It’s not a stretch to say that Issey Miyake’s designs appeal to many demographics. Gen Z kids take to them. Their mothers wear them religiously. Businessmen. They’re also often sported on art industry insiders. In other words, the designs’ ageless, stylish and often gender-neutral sensibility cuts through conventional boundaries.
“In Paris we call the people who make clothing couturiers – they develop new clothing items – but actually the work of designing is to make something that works in real life,” says Miyake in an interview with British paper The Guardian. He approaches design from the viewpoint of an innovator and playful problem-solver – which may explain the child-like joyfulness of his clothes.
The designer launched what is arguably his most well-known line, Pleats Please, as part of the main collection in 1988. While Miyake did not invent pleats, the age-old technique is something that’s become synonymous with the Japanese maison. He turned the technique on its head with his innovation; pleats are typically created through a pressing process before a garment is cut, but he did it the other way around.
The Pleats Please Fall/Winter’21 collection focuses on light-hearted play of colours to create an uplifting effect – something we could all do with more of in these times, no?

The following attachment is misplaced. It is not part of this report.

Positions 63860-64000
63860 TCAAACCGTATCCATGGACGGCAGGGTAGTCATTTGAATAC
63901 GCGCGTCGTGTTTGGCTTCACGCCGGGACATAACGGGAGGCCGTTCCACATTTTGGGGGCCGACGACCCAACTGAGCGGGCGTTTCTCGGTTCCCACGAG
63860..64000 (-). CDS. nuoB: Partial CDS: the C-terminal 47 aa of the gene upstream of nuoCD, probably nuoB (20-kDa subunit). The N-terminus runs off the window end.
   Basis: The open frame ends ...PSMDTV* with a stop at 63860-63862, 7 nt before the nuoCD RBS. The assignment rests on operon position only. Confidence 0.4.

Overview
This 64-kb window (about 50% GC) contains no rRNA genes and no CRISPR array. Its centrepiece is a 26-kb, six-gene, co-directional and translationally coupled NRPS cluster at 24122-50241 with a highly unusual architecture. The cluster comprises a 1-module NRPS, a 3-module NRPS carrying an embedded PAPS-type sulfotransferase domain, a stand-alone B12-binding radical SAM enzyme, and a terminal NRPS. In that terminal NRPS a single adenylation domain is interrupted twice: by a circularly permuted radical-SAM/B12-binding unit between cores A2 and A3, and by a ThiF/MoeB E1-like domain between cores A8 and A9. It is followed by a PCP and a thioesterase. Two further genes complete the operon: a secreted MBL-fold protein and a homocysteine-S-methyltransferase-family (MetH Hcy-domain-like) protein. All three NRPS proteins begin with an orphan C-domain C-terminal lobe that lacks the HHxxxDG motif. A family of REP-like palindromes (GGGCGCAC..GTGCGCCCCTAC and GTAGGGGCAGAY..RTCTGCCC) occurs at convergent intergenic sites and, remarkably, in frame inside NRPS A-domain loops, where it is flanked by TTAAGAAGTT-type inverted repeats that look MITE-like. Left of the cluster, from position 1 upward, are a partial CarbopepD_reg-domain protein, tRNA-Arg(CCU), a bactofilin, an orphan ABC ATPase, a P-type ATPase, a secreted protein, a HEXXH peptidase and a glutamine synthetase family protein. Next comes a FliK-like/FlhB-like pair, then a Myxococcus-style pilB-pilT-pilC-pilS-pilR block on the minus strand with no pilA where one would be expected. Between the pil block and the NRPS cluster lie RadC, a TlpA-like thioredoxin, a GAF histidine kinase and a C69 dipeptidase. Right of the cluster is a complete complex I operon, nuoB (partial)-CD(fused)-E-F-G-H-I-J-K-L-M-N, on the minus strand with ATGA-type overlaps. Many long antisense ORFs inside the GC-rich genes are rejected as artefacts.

In doing so, Miyake created a line equally known for its artful shapes as well as ranking high on functionality; light, easy to care for (unlike most luxury garments, you could simply pop them into a washing machine) and highly portable; they could be folded into a much more compact size for easy storage and transport – and emerge wrinkle-free, thanks to the pleats. (Rare is the designer who thinks things through for the wearer without neglecting the design quotient.)
A bouquet of floral motifs, with bright greens adding a contemporary touch.
For its Fall/Winter 2021 collection, Pleats Please focuses primarily on employing playful clashes of colour as a means to spark joy. Each month sees Pleats Please launching with different colour palettes that take inspiration from nature, such as the rich saffrons of spice (July), or uplifting bright oranges and forest greens of sunrise and sunset (August).
Sportswear is elevated through romantic floral prints
The September launch is a pretty eclectic group of magenta, grass green, lilac, and bordeaux to create an autumnal colour palette. Mixed in is an abstract floral print, sported across oversized blousons (pictured) and elegant sheath dresses; the effect is is both painterly and arresting.
The joy of freely playing with colors is something that’s underrated but when done masterfully, we’d say it has a powerful and immediate effect as evidenced here. In these uncertain times, clothes that streamline our lives and make us smile are all the more precious for it.
- pleats please